Internet InfoMedia deadly moscow attack shatters putins security promise to russian people
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Less than a week ago, President Vladimir V. Putin of Russia claimed a fifth term with his highest-ever share of the vote, using a stage-managed election to show the nation and the world that he was firmly in control.

Just days later came a searing counterpoint: His vaunted security apparatus failed to prevent Russia’s deadliest terrorist attack in 20 years.

The assault on Friday, which killed at least 133 people at a concert hall in suburban Moscow, was a blow to Mr. Putin’s aura as a leader for whom national security is paramount. That is especially true after two years of a war in Ukraine that he describes as key to Russia’s survival — and which he cast as his top priority after the election last Sunday.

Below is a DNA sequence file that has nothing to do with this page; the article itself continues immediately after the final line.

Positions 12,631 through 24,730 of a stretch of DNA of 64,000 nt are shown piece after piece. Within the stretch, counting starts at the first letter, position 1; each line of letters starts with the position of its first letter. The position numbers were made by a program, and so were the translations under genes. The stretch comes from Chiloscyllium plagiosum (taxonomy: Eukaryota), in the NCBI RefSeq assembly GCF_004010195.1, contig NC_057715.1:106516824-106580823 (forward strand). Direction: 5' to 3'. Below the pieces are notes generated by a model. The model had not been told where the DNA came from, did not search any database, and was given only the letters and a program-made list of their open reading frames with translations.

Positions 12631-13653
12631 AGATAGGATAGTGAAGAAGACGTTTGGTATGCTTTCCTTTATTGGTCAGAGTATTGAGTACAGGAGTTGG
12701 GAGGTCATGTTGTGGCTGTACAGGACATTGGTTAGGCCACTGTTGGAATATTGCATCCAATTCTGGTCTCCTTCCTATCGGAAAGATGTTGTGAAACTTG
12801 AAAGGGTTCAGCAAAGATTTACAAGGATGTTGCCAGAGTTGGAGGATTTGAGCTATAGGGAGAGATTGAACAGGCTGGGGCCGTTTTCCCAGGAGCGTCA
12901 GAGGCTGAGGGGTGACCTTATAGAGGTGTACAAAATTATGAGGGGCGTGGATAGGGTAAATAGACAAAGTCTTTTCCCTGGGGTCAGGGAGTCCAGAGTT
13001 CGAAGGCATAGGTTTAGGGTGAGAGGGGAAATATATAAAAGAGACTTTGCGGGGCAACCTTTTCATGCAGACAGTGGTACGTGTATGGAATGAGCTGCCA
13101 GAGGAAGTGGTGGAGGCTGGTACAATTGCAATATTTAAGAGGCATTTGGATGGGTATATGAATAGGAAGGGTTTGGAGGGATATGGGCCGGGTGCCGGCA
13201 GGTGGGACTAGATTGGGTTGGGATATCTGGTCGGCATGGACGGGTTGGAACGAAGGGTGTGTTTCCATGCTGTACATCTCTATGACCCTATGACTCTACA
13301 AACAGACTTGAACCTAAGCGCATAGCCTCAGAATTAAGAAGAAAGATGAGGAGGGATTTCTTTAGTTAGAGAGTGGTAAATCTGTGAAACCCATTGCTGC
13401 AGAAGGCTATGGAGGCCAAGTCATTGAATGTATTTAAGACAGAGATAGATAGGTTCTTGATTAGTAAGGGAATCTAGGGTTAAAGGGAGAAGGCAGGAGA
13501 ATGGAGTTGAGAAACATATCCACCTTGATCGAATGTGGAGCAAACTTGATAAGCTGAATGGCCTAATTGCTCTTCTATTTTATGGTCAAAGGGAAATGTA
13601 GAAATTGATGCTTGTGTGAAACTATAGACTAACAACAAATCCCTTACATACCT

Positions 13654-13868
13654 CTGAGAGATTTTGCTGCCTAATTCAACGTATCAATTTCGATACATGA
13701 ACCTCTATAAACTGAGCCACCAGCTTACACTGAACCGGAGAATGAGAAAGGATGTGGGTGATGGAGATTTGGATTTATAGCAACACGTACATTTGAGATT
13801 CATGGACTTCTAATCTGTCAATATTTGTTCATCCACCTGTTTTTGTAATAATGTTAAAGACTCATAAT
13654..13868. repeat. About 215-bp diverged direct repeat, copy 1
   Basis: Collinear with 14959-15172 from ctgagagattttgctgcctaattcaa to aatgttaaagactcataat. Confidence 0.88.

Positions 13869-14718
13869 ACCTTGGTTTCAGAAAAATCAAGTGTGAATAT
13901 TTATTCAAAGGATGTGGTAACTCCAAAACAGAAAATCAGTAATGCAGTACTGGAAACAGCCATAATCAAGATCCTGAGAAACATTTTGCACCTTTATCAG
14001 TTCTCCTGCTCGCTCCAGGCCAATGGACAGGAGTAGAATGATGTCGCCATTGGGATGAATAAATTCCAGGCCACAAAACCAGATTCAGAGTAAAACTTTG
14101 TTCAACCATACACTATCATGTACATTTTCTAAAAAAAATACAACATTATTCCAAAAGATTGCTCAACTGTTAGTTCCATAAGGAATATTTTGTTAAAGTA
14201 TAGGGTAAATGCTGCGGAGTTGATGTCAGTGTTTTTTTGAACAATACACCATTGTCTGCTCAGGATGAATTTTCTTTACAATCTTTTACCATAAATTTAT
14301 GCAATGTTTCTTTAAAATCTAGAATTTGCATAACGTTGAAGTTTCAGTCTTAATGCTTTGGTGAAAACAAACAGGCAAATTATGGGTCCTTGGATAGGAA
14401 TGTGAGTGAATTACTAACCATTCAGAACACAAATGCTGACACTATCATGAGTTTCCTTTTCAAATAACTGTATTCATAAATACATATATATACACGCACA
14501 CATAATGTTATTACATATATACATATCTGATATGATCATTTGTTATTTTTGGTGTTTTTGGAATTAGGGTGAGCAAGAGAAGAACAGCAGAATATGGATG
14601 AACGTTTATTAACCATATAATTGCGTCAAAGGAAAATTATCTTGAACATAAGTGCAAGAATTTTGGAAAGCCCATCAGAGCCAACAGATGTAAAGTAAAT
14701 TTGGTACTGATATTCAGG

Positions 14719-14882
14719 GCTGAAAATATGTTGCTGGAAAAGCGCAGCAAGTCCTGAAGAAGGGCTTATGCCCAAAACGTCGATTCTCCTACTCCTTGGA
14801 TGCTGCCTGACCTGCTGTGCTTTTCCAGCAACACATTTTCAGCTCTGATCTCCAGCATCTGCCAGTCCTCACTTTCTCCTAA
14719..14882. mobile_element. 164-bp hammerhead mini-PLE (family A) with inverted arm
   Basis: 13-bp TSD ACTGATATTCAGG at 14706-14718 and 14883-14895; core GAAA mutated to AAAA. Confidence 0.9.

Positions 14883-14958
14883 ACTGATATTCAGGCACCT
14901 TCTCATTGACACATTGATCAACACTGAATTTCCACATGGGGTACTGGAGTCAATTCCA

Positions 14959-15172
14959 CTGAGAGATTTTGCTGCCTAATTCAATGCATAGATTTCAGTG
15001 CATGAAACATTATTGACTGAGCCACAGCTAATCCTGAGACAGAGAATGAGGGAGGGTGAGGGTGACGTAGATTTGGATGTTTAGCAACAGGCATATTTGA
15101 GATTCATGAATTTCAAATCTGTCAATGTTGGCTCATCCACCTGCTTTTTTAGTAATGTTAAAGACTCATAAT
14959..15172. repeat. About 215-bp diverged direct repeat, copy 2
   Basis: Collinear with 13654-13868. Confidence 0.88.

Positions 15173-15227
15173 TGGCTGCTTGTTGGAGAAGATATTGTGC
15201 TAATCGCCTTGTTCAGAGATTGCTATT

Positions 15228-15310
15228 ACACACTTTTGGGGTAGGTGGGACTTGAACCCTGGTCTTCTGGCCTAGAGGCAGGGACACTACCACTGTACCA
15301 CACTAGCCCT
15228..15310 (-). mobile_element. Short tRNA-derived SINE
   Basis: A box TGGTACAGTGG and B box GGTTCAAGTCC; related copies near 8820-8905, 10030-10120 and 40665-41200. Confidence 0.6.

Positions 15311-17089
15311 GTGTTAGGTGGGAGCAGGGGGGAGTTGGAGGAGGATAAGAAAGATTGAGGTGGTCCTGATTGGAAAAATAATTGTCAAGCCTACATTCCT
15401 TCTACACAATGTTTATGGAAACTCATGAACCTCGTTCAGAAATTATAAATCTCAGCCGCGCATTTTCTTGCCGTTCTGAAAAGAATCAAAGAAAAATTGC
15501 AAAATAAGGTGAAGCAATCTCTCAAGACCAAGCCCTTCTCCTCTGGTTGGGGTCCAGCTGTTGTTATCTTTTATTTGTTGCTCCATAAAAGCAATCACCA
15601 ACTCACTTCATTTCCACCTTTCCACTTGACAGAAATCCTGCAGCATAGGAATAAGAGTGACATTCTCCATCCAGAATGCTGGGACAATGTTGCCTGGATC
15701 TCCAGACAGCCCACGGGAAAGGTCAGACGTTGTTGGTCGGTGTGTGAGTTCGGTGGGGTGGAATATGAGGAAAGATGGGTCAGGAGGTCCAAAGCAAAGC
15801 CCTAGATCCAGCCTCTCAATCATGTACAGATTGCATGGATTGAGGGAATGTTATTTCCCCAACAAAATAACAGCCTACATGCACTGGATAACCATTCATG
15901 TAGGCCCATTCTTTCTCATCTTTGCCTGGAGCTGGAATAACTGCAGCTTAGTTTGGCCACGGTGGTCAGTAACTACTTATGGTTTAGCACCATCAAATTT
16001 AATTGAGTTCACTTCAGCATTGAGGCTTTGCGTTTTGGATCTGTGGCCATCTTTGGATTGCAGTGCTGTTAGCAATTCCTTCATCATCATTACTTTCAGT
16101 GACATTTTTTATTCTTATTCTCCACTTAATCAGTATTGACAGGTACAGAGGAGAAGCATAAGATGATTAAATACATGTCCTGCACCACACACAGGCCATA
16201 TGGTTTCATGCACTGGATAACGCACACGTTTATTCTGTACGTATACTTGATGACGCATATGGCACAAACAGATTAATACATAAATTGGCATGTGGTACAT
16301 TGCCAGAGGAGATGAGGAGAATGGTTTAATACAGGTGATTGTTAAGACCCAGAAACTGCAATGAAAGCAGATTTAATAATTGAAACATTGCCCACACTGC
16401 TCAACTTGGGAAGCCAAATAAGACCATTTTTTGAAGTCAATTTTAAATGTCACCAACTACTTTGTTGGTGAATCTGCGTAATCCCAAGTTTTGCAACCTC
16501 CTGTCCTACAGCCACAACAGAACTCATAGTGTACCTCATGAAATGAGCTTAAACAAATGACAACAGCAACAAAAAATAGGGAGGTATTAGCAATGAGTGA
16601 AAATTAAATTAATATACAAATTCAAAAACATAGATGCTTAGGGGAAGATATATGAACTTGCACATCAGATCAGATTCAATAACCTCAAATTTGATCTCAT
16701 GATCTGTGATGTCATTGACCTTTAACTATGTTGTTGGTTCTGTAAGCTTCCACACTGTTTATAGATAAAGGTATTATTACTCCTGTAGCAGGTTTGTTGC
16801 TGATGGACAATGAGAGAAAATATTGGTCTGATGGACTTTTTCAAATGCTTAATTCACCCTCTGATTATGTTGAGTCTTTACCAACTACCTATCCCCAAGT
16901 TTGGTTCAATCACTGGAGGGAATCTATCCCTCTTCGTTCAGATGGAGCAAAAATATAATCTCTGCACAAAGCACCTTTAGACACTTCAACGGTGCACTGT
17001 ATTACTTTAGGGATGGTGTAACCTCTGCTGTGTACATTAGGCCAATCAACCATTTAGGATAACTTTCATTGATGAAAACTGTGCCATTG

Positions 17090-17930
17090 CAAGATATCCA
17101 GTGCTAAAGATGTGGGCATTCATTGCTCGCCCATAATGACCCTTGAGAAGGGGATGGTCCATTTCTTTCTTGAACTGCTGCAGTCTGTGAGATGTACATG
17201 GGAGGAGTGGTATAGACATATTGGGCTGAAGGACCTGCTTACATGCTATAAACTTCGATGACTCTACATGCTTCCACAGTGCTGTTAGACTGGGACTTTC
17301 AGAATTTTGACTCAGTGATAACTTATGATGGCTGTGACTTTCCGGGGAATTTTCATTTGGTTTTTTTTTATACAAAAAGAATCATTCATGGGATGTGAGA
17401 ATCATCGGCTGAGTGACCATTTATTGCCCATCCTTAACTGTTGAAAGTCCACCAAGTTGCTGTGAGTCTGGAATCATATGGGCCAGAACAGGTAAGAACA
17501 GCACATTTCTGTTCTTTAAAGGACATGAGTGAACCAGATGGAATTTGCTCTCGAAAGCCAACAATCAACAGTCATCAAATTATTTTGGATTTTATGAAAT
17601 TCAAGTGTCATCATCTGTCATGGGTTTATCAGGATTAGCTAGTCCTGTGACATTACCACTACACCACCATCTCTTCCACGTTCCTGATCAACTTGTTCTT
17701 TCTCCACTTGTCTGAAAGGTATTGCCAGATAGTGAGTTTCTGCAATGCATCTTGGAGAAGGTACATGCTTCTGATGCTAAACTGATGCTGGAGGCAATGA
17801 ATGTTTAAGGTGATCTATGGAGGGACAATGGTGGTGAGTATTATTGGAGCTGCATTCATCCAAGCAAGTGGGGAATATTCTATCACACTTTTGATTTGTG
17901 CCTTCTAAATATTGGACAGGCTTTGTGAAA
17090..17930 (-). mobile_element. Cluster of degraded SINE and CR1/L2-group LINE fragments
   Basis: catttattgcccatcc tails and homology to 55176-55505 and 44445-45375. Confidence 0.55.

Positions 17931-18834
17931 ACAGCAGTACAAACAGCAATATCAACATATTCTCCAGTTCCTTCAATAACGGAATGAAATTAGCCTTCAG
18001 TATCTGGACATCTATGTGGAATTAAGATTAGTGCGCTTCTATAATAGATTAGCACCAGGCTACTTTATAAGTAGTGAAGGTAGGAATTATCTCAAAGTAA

“The election demonstrated a seemingly confident victory,” Aleksandr Kynev, a Russian political scientist, said in a phone interview from Moscow. “And suddenly, against the backdrop of a confident victory, there’s this demonstrative humiliation.”

Mr. Putin seemed blindsided by the assault. It took him more than 19 hours to address the nation about the attack, the deadliest in Russia since the 2004 school siege in Beslan, in the country’s south, which claimed 334 lives. When he did, the Russian leader said nothing about the mounting evidence that a branch of the Islamic State committed the attack.

Instead, Mr. Putin hinted that Ukraine was behind the tragedy and said the assailants had acted “just like the Nazis,” who “once carried out massacres in the occupied territories” — evoking his frequent, false description of present-day Ukraine as being run by neo-Nazis.

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